On July 18, 2008, we completed the sale of all of the outstanding capital stock of Xmark, which at the time was principally all of our operations, to Stanley Canada Corporation (“Stanley”), a wholly-owned subsidiary of Stanley Black and Decker. The sale transaction was closed for $47.9 million in cash, which consisted of the $45 million purchase price plus a balance sheet adjustment of approximately $2.9 million, which was adjusted to $2.8 million at settlement of the escrow. Under the terms of the stock purchase agreement, $43.4 million of the proceeds were paid at closing and $4.4 million was released from escrow in July 2009. As a result, we recorded a gain on the sale of Xmark of $6.2 million, with $4.5 million of that gain deferred until 2009 when the escrow was settled.  
 
Following the completion of the sale of Xmark to Stanley, we retired all of our outstanding debt for a combined payment of $13.5 million and settled all contractual payments to Xmark’s and our officers and management for $9.1 million. On August 28, 2008, we paid a special dividend to our stockholders of $15.8 million.
 
On November 12, 2008, we entered into an Asset Purchase Agreement (“APA”) with Digital Angel Corporation and Destron Fearing Corporation, a wholly-owned subsidiary of Digital Angel Corporation, which collectively are referred to as, “Digital Angel.” The terms of the APA included our purchase of patents related to an embedded bio-sensor system for use in humans, and the assignment of any rights of Digital Angel under a development agreement associated with the development of an implantable glucose sensing microchip. We also received covenants from Digital Angel Corporation and Destron Fearing that permit the use of intellectual property of Digital Angel related to our health care business without payment of ongoing royalties, as well as inventory and a limited period of technology support by Digital Angel. We paid Digital Angel $500,000 at the closing of the APA.
 
 
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On September 4, 2009, we, VeriChip Acquisition Corp., a Delaware corporation and our wholly-owned subsidiary, (the “Acquisition Subsidiary”) and Steel Vault Corporation, a Delaware corporation (“Steel Vault”), signed an Agreement and Plan of Reorganization (the “Merger Agreement”) dated September 4, 2009, as amended, pursuant to which the Acquisition Subsidiary was merged with and into Steel Vault on November 10, 2009, with Steel Vault surviving and becoming our wholly-owned subsidiary (the “Merger”). Upon the consummation of the Merger, each outstanding share of Steel Vault’s common stock, warrants and options was converted into 0.5 shares of our common stock, warrants and options. At the closing of the Merger, we changed our name to PositiveID Corporation.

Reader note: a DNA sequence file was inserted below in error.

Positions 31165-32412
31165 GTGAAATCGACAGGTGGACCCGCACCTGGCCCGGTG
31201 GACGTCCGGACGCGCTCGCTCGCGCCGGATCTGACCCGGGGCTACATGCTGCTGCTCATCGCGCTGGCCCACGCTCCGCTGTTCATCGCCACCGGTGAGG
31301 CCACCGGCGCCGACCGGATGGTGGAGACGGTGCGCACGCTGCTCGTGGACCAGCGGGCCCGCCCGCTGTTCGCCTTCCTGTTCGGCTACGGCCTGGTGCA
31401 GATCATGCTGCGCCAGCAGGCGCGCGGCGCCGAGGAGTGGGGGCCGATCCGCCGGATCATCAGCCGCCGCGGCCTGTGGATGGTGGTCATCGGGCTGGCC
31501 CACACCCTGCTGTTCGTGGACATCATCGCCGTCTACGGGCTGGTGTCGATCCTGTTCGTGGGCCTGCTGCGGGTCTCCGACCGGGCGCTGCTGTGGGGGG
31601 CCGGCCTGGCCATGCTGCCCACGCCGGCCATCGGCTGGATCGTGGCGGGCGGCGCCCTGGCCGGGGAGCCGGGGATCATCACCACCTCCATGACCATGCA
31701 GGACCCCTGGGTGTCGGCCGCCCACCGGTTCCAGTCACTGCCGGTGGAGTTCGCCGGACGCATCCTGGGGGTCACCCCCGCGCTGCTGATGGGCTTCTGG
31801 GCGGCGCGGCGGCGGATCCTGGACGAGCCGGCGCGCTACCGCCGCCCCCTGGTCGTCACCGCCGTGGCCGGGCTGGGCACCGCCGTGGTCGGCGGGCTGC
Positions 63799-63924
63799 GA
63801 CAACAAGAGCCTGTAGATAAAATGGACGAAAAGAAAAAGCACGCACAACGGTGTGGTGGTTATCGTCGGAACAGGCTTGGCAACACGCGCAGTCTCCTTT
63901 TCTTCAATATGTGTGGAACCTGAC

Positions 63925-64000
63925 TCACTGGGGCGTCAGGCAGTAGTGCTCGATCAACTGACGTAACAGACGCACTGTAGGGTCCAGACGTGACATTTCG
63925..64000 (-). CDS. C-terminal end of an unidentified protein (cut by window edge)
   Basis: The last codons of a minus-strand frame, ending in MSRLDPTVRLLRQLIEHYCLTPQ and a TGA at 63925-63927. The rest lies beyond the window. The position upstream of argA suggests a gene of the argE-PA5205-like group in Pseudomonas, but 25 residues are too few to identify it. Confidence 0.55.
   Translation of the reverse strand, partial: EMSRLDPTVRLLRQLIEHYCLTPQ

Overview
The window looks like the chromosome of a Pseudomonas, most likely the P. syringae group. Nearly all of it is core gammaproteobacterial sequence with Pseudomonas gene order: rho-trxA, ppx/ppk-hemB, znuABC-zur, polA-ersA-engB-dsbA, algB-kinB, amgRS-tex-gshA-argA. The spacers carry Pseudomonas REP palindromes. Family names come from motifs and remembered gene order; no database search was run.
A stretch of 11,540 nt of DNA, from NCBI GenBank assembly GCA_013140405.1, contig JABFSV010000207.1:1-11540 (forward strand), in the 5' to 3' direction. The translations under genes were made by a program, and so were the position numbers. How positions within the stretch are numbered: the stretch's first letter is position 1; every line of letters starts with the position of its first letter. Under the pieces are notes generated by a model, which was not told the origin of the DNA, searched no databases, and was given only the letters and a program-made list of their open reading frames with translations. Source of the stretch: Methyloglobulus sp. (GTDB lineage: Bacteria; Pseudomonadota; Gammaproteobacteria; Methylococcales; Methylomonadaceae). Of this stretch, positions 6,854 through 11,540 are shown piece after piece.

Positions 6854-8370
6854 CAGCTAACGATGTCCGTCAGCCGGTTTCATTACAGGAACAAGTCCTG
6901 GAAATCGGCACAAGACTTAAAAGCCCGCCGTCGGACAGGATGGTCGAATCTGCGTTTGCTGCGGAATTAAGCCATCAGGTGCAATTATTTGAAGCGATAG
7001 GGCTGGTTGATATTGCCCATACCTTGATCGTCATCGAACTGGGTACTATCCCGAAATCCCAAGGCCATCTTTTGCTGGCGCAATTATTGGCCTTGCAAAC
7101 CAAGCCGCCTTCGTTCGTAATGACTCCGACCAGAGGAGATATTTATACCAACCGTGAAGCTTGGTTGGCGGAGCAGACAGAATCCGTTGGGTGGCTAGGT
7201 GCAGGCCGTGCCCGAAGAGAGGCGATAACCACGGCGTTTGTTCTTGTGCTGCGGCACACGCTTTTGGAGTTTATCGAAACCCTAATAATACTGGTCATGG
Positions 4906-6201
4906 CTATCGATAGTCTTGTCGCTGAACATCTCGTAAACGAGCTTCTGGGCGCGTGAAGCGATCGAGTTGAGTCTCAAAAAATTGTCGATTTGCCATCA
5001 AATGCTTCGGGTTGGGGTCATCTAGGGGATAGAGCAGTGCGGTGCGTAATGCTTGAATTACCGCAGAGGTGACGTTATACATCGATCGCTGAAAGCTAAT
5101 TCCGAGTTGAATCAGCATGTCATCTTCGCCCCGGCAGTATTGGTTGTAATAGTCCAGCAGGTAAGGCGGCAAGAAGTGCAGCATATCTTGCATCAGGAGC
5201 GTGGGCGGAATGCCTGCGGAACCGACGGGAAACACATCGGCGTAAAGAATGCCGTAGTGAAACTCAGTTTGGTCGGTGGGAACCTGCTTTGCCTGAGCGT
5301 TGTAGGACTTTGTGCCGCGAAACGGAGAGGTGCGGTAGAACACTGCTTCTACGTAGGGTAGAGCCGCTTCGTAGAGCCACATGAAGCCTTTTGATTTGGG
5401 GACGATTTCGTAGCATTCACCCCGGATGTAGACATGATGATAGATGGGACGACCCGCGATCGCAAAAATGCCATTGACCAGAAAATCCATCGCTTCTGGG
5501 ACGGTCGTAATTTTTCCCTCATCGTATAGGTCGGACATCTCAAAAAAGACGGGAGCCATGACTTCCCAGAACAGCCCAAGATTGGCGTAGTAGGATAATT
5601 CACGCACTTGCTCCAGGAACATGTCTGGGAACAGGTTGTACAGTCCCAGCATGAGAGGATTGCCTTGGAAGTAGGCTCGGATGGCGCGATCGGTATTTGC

On February 11, 2010, we entered into an asset purchase agreement (the “Easy Check Asset Purchase Agreement”) with Easy Check Medical Diagnostics, LLC (“Easy Check”) whereby we acquired the assets of Easy Check which included the breath glucose detection system and the iglucose wireless communication system. These products were in the development stage. In exchange for the assets, we issued 300,000 shares of our common stock valued at approximately $351,000. Additional payment in the form of shares (maximum 200,000 shares) and product royalties may be paid in the future based on successful patent grants and product or license revenues. On February 24, 2011, we issued 200,000 shares of our common stock to Easy Check to amend the Easy Check Asset Purchase Agreement.   

On May 23, 2011, we entered into a Stock Purchase Agreement to acquire MFS, pursuant to which MFS became a wholly-owned subsidiary. MFS specializes in the production of automated instruments for a wide range of applications in the detection and processing of biological samples, ranging from rapid medical testing to airborne pathogen detection for homeland security.

Since its inception, and prior to acquisition, MFS has received over $50 million in government grants and contract work for the Department of Defense, Department of Homeland Security (“DHS”), the Federal Bureau of Investigation, the National Aeronautics and Space Administration, the Defense Advanced Research Projects Agency and industrial clients.  MFS holds a substantial portfolio of key patents/patents pending primarily for the automation of biological detection using real-time analysis for the rapid, reliable and specific identification of pathogens.

Beginning in 2011 and continuing into the first quarter of 2013, as a part of our refocusing our business, we set out to (1) align ourselves with strong strategic partners to prepare our M-BAND product for the DHS’s BioWatch Generation 3, Phase II program, which has been estimated to be a $3.1 billion program over five years; (2) identify a research and development contract to complete the development of our clinical/point of demand diagnostic platform, the Dragonfly system; and (3) reduce our operating costs to focus solely on those initiatives.